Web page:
William Shakespeare

William Shakespeare was an English playwright and poet.

Works of Shakespeare

Separate pages exist for quotations from all of the following works:

  • All's Well That Ends Well
  • Antony and Cleopatra
  • As You Like It
  • The Comedy of Errors
  • Coriolanus
  • Cymbeline
  • Hamlet
  • Henry IV, Part 1
  • Henry IV, Part 2
  • Henry V
  • Henry VI, Part 1
  • Henry VI, Part 2
  • Henry VI, Part 3
  • Henry VIII
  • Julius Caesar
  • King John
  • King Lear
  • Love's Labour's Lost
  • Macbeth
  • Measure for Measure
  • The Merchant of Venice
  • The Merry Wives of Windsor
  • A Midsummer Night's Dream
  • Much Ado About Nothing
  • Othello
  • Pericles, Prince of Tyre
  • Richard II
  • Richard III
  • Romeo and Juliet
  • The Sonnets
  • The Taming of the Shrew
  • The Tempest
  • Timon of Athens
  • Titus Andronicus
  • Troilus and Cressida
  • Twelfth Night
  • The Two Gentlemen of Verona
  • The Two Noble Kinsmen
  • Venus and Adonis
  • The Winter's Tale


  • Time's glory is to command contending kings,
    To unmask falsehood, and bring truth to light.
    • The Rape of Lucrece

  • On a day—alack the day!—
    Love, whose month is ever May,
    Spied a blossom passing fair
    Playing in the wanton air
    • Sonnets to Sundry Notes of Music, II
    • Not to be confused with The Sonnets; this poem is not a sonnet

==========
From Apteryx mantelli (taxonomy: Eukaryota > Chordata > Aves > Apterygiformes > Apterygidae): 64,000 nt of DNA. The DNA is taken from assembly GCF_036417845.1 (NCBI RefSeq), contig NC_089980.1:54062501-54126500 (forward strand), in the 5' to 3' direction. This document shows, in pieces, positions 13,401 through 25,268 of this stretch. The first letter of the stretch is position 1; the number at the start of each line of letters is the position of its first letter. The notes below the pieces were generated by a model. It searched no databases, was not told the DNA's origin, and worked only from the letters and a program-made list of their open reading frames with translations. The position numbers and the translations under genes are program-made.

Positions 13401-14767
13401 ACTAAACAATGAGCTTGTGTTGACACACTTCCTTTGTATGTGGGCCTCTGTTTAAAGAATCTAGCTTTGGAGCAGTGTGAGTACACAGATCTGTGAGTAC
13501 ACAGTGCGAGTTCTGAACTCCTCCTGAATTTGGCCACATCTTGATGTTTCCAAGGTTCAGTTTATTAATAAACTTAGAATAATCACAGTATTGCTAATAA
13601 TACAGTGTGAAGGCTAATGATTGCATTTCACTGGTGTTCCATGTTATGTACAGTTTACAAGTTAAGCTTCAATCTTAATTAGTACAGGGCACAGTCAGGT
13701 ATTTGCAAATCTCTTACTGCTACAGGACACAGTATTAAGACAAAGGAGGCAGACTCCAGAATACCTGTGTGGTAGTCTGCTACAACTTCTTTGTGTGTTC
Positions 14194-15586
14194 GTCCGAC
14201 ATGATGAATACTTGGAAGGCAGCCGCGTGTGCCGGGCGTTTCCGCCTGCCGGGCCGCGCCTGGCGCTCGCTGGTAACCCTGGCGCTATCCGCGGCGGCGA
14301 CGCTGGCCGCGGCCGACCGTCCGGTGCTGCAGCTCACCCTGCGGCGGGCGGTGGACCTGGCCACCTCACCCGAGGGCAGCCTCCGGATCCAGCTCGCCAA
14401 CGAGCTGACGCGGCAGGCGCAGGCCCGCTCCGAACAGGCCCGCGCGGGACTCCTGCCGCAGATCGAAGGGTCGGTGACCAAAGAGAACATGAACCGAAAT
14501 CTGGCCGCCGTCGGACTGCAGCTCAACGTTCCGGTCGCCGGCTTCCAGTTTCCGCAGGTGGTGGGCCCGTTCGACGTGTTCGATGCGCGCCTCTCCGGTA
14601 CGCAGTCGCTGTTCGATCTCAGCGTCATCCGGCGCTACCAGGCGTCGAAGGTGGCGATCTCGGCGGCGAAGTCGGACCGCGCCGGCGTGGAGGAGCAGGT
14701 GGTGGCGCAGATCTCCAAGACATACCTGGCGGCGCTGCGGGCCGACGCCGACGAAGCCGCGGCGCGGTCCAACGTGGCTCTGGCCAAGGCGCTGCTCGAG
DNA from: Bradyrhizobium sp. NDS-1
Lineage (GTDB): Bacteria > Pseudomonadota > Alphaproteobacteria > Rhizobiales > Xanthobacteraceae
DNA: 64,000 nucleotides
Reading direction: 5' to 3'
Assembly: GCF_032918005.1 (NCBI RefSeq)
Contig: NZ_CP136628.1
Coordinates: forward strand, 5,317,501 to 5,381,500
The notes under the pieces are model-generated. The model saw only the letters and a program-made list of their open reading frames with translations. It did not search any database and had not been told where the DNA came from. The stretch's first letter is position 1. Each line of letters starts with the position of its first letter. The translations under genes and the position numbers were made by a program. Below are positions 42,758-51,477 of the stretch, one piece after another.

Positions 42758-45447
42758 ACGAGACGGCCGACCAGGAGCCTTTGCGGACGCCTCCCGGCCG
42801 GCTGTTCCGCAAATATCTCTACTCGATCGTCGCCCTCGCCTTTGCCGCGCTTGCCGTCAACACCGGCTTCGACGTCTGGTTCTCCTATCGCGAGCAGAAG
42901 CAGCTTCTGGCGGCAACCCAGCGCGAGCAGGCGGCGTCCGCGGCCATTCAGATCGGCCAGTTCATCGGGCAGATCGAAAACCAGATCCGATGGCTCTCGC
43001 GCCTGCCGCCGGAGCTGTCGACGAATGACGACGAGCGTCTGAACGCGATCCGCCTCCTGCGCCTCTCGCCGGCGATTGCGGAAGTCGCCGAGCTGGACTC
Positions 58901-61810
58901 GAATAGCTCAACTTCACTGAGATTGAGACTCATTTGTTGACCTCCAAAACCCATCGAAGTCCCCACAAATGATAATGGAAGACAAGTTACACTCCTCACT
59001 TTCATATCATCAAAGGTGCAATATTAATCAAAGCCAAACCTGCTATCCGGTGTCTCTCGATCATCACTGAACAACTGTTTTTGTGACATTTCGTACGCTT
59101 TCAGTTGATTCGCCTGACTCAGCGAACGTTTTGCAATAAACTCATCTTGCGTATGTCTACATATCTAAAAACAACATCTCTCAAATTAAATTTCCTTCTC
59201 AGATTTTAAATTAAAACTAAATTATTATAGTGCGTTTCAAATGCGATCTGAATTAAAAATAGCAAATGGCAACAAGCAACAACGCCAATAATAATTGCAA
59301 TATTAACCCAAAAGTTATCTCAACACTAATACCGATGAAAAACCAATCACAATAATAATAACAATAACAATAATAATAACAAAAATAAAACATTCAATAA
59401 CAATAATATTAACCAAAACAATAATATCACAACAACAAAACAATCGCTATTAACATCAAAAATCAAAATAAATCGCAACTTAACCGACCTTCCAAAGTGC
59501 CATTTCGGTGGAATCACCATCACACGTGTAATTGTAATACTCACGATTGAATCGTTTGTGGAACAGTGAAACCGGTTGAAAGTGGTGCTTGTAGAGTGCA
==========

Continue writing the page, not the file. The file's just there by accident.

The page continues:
• Crabbed age and youth cannot live together:
    Youth is full of pleasure, age is full of care
    • The Passionate Pilgrim: A Madrigal
    • There is some doubt about the authorship.

  • I gyve unto my wief my second best bed with the furniture
    (Modern spelling: I give unto my wife my second best bed with the furniture.)
    • Shakespeare's will

  • Good frend for Jesus sake forbeare/To digg the dust encloased heare/Blese be the man that spares these stones/And curst be he that moves my bones
    (Modern spelling: Good friend, for Jesus' sake forbear, to dig the dust enclosed here. Blessed be the man that spares these stones, And cursed be he that moves my bones.)
    • Shakespeare's epitaph


  • Beware the leader who bangs the drums of war in order to whip the citizenry into a patriotic fervor, for patriotism is indeed a double-edged sword. The saying goes you live by the sword you shall die by the sword...It both emboldens the blood, just as it narrows the mind. And when the drums of war have reached a fever pitch and the blood boils with hate and the mind has closed, the leader will have no need in seizing the rights of the citizenry. Rather, the citizenry, infused with fear and blinded by patriotism, will offer up all of their rights unto the leader and gladly so. How do I know? For this is what I have done. And I am Caesar.
    • This statement by an unknown author has also been wrongly attributed to Julius Caesar, as well as to Shakespeare's play on his assassination and aftermath, but there are no records of it prior to late 2000. It has been debunked at Snopes.com and About.com

Quotes about Shakespeare

Alphabetized by author

  • But Shakespear's Magick could not copy'd be,
    Within that Circle none durst walk but he.
    • John Dryden, The Tempest (1667), Prologue

  • Dante and Shakespeare divide the modern world between them; there is no third.
    • T. S. Eliot, "Dante" (1929), from Selected Essays (1932)

  • Nor sequent centuries could hit
    Orbit and sum of SHAKSPEARE's wit.
    • Ralph Waldo Emerson in "Solution", from May-Day and Other Pieces (1867)

  • The remarkable thing about Shakespeare is that he is really very good — in spite of all the people who say he is very good.